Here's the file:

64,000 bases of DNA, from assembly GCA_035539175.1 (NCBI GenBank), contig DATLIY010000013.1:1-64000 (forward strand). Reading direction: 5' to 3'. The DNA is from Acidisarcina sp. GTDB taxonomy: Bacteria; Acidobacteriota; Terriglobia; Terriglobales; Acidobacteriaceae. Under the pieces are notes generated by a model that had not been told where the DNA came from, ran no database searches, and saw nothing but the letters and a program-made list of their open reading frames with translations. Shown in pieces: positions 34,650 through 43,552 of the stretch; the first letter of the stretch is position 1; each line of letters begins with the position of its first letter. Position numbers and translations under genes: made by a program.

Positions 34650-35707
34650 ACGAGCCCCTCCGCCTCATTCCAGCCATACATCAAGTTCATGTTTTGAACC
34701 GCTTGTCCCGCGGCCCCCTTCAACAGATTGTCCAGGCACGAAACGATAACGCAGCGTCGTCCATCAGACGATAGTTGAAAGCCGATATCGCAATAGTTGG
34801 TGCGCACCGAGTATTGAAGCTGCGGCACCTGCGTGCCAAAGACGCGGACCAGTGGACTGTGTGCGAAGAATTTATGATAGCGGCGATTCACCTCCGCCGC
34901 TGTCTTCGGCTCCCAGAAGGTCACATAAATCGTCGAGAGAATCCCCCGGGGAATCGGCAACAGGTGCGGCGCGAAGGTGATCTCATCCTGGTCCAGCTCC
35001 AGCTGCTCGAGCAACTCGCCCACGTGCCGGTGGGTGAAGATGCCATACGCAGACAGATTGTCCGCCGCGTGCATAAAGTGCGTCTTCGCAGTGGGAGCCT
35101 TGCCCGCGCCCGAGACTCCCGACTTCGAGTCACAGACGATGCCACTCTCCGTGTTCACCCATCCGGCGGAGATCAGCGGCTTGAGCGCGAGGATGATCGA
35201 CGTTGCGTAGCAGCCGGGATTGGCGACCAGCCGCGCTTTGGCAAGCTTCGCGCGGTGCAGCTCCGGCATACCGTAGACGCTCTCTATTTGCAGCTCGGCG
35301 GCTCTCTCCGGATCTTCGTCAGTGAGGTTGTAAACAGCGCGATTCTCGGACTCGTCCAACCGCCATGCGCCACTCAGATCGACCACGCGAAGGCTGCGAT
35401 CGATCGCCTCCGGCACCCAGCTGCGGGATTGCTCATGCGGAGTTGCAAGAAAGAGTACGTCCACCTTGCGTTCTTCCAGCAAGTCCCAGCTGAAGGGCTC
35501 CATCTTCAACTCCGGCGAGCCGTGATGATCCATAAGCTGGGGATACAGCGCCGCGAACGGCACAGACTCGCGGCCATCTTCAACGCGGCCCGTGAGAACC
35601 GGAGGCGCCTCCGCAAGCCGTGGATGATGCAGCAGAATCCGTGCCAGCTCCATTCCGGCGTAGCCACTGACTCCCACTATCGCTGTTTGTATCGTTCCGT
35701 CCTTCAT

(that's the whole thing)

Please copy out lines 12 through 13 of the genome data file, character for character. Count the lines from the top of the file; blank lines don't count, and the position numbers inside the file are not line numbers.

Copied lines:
35501 CATCTTCAACTCCGGCGAGCCGTGATGATCCATAAGCTGGGGATACAGCGCCGCGAACGGCACAGACTCGCGGCCATCTTCAACGCGGCCCGTGAGAACC
35601 GGAGGCGCCTCCGCAAGCCGTGGATGATGCAGCAGAATCCGTGCCAGCTCCATTCCGGCGTAGCCACTGACTCCCACTATCGCTGTTTGTATCGTTCCGT